Periodontal disease starts with the buildup of tartar and/or gingivitis (inflammation of the gums). Both are caused by bacteria – the tartar that builds up on the teeth is 80% live bacteria, and the rest is mineral deposits. Bacteria start out in the tartar and then work their way into and under the gums. Then they invade up along the roots of the teeth, eroding the tissues & bone attachments to the tooth and destroying the bone itself. Once 50% or less remains of the bone surrounding a root, the tooth is no longer salvageable and must be extracted. The tooth in the picture has extensive erosion of the gum and the bone, leaving most of one root completely exposed. This tooth will need to be extracted.
Tooth Resorption: More than half of all cats over three years of age have at least one tooth affected by resorption, and we are finding it more and more frequently in dogs as well. A resorptive lesion is like a cavity. In cats, it starts at the gum line as a small defect in the enamel of the tooth. Over time, it erodes more and more of the tooth, eating into the dentin and eventually the pulp of the tooth. In dogs, these lesions usually start below the gum line where they are only able to be seen on x-rays of the teeth. In cats, these lesions progress fairly rapidly, and extracting the tooth is the only treatment. Sometimes in dogs, root canals can be done, and the teeth can be stabilized and saved. It is imperative that these cavities be treated one way or the other, as they are very painful. In this picture, the part of the tooth below the blue line is the crown, the part you would see. Above the line is the tooth root, with the large hole in it. Some resorptive lesions cannot be seen except with an x-ray. This is what a resorbing tooth looks like before it is extracted.
Fractured Teeth: Chipped and broken teeth are very common, especially in dogs. If a chip or broken piece is small, the tooth may be OK for the short term, but once the enamel has been roughened or removed, plaque and tartar will accumulate more quickly, and the tooth may eventually succumb to periodontal disease. If a root or the tooth pulp is exposed, bacteria will soon find their way into the center of the tooth and will destroy it from the inside out. Broken teeth with pulp exposure need either a root canal or extraction. In this picture, you can see the hole in the tooth where a piece has broken off. Notice that you are looking at the tongue side of the tooth. This fracture and resultant pulp infection wasn’t visible until we anesthetized the dog and pulled her tongue out of the way. Any change in eating or chewing may mean something is wrong, even if nothing is obvious when we look in a pet’s mouth. The most common tooth to fracture is this one, the upper 4th premolar. This is the largest tooth in the upper jaw and the one used for gnawing. Any hard object can break the tooth this way – bones, ice cubes, hooves, antlers, even hard plastic toys. If an object is rigid and cannot be flexed or dented easily, it should not be given to a dog. If not treated, this tooth would eventually abscess, causing a hard swelling underneath the dog’s eye.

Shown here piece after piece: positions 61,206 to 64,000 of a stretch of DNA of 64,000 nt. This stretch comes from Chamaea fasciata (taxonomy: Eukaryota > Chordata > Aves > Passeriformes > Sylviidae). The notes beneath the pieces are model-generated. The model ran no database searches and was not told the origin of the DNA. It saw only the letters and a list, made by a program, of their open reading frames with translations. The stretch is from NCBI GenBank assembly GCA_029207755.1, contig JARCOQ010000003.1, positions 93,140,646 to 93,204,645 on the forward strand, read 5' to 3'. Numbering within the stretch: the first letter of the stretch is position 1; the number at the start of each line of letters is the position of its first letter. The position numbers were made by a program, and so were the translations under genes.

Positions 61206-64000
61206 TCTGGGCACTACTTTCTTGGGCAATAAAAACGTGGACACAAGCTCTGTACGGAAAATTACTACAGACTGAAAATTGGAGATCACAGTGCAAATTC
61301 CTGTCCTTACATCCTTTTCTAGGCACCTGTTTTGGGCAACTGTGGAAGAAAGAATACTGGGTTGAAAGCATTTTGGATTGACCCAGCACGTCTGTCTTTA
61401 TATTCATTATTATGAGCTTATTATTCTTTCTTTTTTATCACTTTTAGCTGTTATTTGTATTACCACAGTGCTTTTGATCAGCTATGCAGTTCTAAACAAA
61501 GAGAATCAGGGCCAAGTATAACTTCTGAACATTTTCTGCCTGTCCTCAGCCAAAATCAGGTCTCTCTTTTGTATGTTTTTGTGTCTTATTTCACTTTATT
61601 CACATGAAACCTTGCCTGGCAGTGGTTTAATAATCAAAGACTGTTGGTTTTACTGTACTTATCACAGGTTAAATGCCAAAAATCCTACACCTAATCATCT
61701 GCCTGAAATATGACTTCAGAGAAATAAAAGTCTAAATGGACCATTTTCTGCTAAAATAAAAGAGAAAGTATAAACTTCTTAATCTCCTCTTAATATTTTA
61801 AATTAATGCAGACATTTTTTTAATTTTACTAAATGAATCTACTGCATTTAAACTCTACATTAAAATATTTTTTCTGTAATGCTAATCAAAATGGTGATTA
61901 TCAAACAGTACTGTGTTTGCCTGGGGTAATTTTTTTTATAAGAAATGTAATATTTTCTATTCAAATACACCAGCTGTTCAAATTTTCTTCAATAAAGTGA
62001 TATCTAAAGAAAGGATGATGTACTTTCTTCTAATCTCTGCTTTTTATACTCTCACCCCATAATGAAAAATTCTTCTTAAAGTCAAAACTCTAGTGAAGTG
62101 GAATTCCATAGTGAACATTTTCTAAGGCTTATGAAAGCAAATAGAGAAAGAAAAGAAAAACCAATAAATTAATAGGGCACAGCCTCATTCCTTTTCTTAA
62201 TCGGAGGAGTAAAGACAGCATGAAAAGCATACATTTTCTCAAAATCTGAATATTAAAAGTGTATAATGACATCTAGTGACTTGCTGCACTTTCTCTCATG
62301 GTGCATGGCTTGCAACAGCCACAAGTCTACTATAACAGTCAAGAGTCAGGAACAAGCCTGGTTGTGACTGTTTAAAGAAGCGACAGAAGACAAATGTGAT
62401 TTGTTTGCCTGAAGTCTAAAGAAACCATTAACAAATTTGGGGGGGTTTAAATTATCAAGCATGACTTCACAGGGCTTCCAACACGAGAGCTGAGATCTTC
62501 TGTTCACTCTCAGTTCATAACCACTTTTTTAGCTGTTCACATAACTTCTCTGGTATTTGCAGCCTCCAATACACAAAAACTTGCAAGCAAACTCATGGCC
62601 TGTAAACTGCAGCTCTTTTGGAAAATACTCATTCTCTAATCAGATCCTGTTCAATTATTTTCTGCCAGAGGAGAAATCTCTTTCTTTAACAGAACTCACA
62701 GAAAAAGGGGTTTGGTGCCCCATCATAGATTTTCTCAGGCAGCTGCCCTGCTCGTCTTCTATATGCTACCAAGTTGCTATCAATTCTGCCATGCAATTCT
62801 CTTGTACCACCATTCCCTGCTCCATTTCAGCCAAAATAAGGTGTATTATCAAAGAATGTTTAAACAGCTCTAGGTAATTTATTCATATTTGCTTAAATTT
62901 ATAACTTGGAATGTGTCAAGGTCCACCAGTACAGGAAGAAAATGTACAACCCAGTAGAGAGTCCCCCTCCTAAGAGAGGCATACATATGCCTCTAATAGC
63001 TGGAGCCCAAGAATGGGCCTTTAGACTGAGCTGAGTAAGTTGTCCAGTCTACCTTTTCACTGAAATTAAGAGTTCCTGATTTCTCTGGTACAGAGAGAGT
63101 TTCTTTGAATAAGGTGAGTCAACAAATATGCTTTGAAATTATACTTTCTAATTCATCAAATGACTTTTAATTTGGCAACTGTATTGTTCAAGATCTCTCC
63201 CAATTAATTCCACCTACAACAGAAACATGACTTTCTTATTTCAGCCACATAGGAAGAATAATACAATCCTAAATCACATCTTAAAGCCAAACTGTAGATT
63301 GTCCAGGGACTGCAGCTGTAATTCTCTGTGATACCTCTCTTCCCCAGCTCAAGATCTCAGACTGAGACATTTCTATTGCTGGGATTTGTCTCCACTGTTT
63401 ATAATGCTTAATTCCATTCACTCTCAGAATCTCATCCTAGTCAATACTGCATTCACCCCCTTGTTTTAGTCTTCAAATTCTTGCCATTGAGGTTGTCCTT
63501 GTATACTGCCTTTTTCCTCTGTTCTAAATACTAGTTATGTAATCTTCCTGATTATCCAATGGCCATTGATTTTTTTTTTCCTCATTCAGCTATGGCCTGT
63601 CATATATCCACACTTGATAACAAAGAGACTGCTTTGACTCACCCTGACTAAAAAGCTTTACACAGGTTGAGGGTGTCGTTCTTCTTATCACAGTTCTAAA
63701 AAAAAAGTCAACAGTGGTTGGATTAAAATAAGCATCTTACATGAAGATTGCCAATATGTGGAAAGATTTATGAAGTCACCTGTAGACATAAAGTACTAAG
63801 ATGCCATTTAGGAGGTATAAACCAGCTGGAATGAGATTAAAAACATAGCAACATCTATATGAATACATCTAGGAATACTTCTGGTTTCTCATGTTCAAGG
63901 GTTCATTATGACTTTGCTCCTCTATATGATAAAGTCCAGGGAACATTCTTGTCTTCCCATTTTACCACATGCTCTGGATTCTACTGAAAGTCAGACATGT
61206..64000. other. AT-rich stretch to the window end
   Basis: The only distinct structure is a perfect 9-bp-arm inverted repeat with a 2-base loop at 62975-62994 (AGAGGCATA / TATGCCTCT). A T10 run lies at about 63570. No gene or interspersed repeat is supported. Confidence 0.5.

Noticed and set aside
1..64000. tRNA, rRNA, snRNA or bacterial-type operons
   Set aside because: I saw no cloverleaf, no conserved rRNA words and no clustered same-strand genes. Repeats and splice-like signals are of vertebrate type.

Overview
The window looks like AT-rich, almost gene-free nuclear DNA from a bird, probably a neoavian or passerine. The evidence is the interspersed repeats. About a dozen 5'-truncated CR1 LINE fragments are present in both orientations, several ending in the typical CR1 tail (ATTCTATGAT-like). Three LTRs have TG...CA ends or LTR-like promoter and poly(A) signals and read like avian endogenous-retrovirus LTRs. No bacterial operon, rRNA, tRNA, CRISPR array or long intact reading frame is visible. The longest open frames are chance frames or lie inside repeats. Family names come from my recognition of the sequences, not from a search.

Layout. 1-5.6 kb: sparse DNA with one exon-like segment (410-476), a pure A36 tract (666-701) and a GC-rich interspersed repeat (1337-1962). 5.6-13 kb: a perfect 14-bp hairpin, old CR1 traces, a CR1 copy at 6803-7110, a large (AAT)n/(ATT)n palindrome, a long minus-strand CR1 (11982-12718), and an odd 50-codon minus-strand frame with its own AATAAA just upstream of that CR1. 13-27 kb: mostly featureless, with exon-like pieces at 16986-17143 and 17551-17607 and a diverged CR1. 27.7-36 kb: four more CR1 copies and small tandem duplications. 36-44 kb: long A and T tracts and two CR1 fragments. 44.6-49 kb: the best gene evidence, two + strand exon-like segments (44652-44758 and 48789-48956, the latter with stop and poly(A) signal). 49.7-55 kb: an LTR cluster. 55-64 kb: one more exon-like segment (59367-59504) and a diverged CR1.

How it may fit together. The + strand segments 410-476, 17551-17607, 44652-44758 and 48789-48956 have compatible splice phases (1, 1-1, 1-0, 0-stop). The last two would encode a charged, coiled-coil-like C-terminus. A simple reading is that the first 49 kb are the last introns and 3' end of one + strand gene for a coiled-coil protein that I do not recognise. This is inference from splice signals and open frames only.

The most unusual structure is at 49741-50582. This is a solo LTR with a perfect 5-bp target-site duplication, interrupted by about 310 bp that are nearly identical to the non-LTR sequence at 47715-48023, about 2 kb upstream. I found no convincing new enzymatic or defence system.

Discolored Teeth: We often see discolored teeth when we perform an oral exam on a dog. A tooth, usually a canine tooth or incisor, may be pinkish, grayish, or tan in color instead of the normal white. The discoloration of the tooth occurs when the blood supply to the tooth has been damaged. The front teeth are more prone to damage from banging into things, chewing hard objects, or aggressively tugging on something. Discolored teeth may appear pretty normal on dental x-rays, but inside the tooth, the pulp is dying. This is a painful process that can lead to infection. It should not be ignored. Affected teeth should either have a root canal performed or be extracted.
How is a Tooth Extracted? Teeth that are loose may be easy to remove, but most teeth are best extracted surgically. This means we make a flap in the gum so that we can remove bone around the tooth roots. If the tooth has multiple roots, we cut the tooth into individual root segments. Then each root is elevated and removed separately. Post-extraction x-rays may be needed if a root breaks off and needs to be removed in pieces to ensure that the entire root was extracted. We smooth the rough edges of bone with the drill, and then the root sockets are flushed with saline before suturing the gum flap back down again. Picture #1: Here is a broken tooth that needs to be removed. The dots outline where the gum flap will be. #2: Using an instrument called a periosteal elevator, the gum has been peeled back off the bone underneath. #3: The broken piece of the tooth has been removed. Much of the bone around the roots of the tooth has been drilled away, and the tooth has been split down the middle. #4: Each tooth root is removed separately. Removing the surrounding bone first prevents the root from breaking as it is extracted. #5: All three roots have been carefully removed. Any sharp edges will be smoothed down, and the sockets are flushed with saline. Many clinics do non-surgical extractions, no matter what the problem is with the tooth. When tooth roots are just pried out without removing any bone, they tend to break, leaving the tips of the roots still embedded in the bone. Not only is this painful for the pet, because the pulp and nerve are not removed, but root tips often fester and abscess. We often have to repair the poor job that other veterinary clinics do months later when the dog or cat is obviously painful – drooling, not eating, pawing at the face. It’s always better to do the job right in the first place. Fixing it later will cost more and be much harder on your pet.